SERIAL BOMBER? Third Explosion in TWO WEEKS Rocks Austin, Leaves Teenager Dead

SERIAL BOMBER? Third Explosion in TWO WEEKS Rocks Austin, Leaves Teenager Dead

SERIAL BOMBER? Third Explosion in TWO WEEKS Rocks Austin, Leaves Teenager Dead

Monday's second explosion happened in the Montopolis neighborhood, near the airport and about 5 miles south of the day's first blast.

Later Monday a second explosion was reported in the 6700 block of Galindo Street in East Austin.

Authorities have warned residents that if they receive a package they are not expecting, they should contact the Austin Police Department.

Per APD, another package located at scene of fatal explosion.

The surviving woman's injuries are potentially life-threatening, according to CBS Austin.

No one else was injured.

McManus said San Antonio residents can do themselves a favor by being vigilant and reporting any packages that seem suspicious to them.

Governor Greg Abbott is now offering a reward of $15,000 for information leading to the identification and arrest of the person or persons involved in the deadly package blasts that have occurred in Austin over the past ten days.

Investigators said the bombings are probably connected, and they are looking into whether race was a factor because all of the victims were minorities. And while police are checking with other delivery services, including Amazon, UPS and FedEx, Manley said it appeared the packages were not delivered through traditional services. A second Monday explosion left a 75-year-old woman in critical condition, the chief said. He says, "You don't hear that stuff in my neighborhood".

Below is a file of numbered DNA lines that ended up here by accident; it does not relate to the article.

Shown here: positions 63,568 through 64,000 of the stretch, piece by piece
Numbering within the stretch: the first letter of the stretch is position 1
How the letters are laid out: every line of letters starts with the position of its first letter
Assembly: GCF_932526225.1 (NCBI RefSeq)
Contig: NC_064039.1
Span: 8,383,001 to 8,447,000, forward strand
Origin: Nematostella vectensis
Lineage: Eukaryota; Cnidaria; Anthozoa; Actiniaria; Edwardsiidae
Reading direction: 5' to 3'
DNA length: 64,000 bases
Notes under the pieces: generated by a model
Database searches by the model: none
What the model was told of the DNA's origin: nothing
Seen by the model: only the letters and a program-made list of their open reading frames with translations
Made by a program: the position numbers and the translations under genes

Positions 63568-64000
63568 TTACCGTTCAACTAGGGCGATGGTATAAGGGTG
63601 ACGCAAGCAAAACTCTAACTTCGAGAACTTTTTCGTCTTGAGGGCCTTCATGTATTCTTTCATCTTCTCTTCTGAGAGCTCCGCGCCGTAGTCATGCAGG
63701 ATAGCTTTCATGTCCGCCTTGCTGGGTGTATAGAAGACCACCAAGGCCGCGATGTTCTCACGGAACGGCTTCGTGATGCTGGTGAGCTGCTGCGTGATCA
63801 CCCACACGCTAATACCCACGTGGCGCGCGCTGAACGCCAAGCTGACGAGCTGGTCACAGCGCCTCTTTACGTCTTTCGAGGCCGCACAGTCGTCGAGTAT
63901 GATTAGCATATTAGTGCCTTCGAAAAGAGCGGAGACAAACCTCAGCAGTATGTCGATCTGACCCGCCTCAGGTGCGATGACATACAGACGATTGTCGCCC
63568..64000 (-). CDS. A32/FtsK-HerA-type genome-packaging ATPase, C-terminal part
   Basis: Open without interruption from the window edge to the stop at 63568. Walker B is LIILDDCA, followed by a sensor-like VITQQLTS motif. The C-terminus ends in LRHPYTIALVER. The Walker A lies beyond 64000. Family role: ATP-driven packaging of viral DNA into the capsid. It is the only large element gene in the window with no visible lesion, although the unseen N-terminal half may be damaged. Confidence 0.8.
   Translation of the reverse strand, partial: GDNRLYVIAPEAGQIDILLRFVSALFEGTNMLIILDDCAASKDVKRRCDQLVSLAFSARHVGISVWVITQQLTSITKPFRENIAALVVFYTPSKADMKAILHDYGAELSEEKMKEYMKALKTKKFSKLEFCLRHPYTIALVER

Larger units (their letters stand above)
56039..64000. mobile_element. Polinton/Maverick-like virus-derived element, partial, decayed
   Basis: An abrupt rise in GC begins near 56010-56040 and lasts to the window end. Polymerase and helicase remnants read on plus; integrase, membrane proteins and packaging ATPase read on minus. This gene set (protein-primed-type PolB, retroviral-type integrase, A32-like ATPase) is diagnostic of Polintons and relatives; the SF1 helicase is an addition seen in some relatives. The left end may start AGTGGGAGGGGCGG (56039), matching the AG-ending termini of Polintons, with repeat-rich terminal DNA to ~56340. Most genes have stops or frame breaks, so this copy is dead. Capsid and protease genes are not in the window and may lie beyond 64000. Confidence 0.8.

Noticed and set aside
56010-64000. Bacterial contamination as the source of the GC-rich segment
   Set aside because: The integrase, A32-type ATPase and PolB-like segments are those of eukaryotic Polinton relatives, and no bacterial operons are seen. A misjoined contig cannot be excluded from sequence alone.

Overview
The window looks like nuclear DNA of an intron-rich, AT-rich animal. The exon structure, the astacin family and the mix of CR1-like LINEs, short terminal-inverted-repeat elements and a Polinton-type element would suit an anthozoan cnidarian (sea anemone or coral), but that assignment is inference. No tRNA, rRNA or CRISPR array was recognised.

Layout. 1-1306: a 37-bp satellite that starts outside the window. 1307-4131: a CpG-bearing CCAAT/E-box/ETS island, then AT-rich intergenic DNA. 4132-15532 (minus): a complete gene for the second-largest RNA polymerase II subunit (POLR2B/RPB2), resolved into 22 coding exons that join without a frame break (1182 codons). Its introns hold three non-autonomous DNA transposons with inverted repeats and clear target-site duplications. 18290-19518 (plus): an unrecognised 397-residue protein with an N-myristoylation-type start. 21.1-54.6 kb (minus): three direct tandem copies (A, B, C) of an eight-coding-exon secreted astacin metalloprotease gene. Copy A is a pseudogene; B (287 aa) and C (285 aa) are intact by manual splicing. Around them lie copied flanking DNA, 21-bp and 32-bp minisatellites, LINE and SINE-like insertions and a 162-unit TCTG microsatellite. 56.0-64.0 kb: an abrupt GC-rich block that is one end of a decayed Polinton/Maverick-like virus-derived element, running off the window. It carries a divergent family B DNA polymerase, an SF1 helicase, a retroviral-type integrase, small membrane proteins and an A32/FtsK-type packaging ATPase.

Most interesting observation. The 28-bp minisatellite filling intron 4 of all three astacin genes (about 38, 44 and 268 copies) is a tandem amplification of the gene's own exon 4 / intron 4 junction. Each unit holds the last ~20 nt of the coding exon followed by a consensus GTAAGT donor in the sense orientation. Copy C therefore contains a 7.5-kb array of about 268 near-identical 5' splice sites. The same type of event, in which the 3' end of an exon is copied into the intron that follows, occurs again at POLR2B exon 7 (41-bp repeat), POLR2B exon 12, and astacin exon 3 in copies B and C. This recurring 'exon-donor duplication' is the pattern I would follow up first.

The first blast, reported about 6:44 a.m., killed a male teenager and injured a woman in her 40s.

Two package bomb blasts a few miles apart killed a teenager and wounded two women in Austin on Monday less than two weeks after a similar attack left a man dead in another

"We don't know what the motive behind these may be", Manley said.

The latest incident occurred Monday morning; the other on March 2.

After Monday's explosion, investigators have reclassified House's death from a suspicious death to a homicide. "We do know that both of the homes that were the recipients of these packages belong to African-Americans, so we can not rule out that hate crime is at the core of this".

"There are similarities that we can not rule out that these two incidents are, in fact, related", Manley said. Police said they had no indication it was related to terrorism.

Authorities investigate an explosion at a home in Austin, Texas, Monday, March 12, 2018. Manley said in both cases, the suspect delivered the packages during the nighttime, and the victims found them in the morning on their doorstep.

The request led to several calls to authorities, Manley said in the afternoon conference, but none uncovered anything suspicious.

Manley said investigators believe the March 2 attack and Monday's first explosion are related.

"It's not time to panic, but it's time to be vigilant and it's time to pay attention", said Manley.

Police said they are working in partnership with the FBI, ATF, and the United States Postal Service to determine who's behind the package explosions.

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